so far to ~1530, but there are so many from around Essex/Berkshire that the two lines are very
probably distinct. Woodley/Woodleigh, Devon and Woodley, Berkshire would seem to be their two
distinct places of origin. This runs contrary to the Woodley family tree available to view at the
Devon Record Office, which I have proven as incorrect. It seems two Woodley chaps, one from each
line, together at college, believed themselves to be related and I suspect they may have been more
than a little creative in order to prove it! He who is perfect, cast the first stone.

My Woodley family were Constables of Uttlesford hundred, Essex and their origins from
Henham/Widdington, Essex ~1530, mainly traced through wills and parish records held at the Essex
Records Office (ERO) in Chelmsford, Walthamstow Forest Archive above the Vestry House Museum, Surrey
History Centre Woking, the Guildhall and National Archives, Kew, London etc.

My great*3-grandmother, Lucy Ann Welch Collyns b1811, was born in Kenton, Devon, the wife of 
Richard Bedford Allen b1807, a "notorious swindler" on the stock market, according to "The Times" 
of London.

Declared bankrupt in March 1859, he ran to Calais but was apprehended in Altona, Germany in April,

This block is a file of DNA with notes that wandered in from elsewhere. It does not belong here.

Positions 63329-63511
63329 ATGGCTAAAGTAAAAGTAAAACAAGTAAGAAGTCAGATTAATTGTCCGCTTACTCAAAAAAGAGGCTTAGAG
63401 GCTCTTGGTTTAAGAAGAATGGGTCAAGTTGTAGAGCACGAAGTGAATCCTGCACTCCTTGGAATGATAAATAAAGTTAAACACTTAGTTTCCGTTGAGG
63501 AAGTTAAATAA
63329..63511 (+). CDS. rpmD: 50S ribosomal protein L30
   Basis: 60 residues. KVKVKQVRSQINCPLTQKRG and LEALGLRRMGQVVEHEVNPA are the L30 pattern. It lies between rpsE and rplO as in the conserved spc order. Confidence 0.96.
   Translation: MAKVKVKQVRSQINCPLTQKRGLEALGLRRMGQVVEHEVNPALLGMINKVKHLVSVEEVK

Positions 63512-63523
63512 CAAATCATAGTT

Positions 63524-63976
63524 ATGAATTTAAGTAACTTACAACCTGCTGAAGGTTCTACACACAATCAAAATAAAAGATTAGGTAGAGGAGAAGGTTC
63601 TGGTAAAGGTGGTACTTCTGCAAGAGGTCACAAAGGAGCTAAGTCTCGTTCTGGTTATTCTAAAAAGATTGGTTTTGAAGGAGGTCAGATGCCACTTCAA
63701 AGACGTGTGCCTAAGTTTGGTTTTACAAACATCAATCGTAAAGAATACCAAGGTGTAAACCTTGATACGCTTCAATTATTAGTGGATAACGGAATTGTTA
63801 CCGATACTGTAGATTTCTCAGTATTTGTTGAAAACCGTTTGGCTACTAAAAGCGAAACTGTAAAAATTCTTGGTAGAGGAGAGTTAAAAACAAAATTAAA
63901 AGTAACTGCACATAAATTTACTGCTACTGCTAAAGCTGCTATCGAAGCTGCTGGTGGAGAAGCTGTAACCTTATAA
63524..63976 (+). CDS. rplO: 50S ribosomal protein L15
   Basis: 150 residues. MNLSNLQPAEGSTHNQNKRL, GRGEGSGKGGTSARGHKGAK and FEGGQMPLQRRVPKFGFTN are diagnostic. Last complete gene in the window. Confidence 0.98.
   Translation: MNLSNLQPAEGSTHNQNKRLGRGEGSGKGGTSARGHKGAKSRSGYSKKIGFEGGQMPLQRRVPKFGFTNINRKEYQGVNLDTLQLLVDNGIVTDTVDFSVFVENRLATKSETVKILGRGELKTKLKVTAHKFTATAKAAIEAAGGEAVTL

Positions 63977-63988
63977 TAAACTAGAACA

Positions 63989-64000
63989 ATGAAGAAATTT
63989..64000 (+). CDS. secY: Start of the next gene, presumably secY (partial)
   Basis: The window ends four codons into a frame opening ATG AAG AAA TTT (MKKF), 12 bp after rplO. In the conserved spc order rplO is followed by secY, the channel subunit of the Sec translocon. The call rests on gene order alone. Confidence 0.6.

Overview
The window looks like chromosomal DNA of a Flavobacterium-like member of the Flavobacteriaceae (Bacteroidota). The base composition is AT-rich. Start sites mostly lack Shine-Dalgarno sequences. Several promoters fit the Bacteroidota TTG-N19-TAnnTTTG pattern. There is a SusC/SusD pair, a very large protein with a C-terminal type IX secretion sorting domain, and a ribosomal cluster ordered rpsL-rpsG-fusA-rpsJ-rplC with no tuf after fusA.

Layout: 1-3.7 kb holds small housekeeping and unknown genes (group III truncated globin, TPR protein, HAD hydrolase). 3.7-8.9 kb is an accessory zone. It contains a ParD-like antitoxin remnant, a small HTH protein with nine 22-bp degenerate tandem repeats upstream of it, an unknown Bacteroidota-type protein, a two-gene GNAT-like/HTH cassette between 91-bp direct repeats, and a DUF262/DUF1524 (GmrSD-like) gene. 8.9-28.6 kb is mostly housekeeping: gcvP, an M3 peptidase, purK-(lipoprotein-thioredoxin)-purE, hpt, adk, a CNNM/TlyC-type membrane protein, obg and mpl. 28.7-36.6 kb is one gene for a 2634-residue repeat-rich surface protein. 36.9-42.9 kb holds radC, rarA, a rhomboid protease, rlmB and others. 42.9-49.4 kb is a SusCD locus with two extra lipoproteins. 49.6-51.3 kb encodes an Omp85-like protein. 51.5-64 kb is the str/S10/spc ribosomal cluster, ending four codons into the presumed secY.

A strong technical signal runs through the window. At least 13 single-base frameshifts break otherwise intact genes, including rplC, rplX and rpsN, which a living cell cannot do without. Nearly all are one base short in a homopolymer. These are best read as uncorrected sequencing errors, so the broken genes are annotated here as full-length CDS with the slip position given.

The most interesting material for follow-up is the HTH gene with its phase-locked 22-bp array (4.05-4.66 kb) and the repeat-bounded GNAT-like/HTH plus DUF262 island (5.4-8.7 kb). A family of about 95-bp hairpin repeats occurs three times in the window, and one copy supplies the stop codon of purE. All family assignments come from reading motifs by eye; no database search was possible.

supposedly by the tracing of cheques written out to cash by their daughter, my great*2-grandmother
Eleanora Maria Allen b1837. Tried on the 9th May 1859 at the Central Criminal Court of the Old
Bailey, he pleaded guilty and was sentenced to ten years penal servitude. "The Jurist" mentions in
"The English Reports" published 1930 as scheduled for further bankrupt meeting on 2nd June 1860
where it suggests he was transported for forgery, but of this I can find no evidence. Deservedly he
was stripped of his inherited and ill-begotten wealth including their family house in Walthamstow,
Essex and several Rubens paintings.

Richard Bedford Allen's great-grandparents were the Rev. William Bedford b~1701 of Bekesbourne, 
Kent and Susan(na) Knowler b31/8/1708 Herne, Kent, herself granddaughter of the eminent naturalist 
and physician Dr. Martin Lister b~1639 Radclive, Buckinghamshire - who my 3rd. cousin once removed
has immortalised in the online Bodlean Library. Martin was son of Susan(na) Temple, who had been